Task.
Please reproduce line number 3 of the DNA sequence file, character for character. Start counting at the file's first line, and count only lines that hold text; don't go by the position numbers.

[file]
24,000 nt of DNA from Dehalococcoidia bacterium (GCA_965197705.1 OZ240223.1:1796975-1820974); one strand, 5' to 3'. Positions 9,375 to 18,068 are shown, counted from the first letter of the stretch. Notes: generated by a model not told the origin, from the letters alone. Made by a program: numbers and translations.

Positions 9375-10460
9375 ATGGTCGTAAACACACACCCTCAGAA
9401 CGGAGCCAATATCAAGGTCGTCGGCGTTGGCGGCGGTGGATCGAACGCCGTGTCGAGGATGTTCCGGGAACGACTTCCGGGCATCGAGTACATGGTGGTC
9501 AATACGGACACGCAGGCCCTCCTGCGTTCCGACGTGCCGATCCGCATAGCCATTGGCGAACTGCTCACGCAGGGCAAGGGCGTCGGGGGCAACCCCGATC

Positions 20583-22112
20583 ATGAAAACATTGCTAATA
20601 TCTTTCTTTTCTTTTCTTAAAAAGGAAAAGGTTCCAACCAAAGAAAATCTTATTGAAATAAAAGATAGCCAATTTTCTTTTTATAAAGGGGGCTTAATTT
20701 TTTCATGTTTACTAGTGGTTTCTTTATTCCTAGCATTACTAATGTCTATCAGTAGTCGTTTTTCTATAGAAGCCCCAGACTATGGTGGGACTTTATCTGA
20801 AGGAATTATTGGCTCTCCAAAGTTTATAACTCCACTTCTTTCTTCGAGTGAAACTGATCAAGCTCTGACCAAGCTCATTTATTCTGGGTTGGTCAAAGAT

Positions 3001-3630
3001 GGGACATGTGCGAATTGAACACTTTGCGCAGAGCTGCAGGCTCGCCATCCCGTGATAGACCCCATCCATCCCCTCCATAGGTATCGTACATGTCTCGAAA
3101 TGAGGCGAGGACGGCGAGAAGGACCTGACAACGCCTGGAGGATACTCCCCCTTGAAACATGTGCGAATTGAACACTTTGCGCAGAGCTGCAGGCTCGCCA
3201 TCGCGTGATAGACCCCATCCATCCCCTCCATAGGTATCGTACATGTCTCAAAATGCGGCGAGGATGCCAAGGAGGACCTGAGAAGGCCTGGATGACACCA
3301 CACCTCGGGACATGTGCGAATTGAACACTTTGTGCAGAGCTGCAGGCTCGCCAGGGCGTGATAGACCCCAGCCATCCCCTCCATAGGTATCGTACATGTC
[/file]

9375 ATGGTCGTAAACACACACCCTCAGAA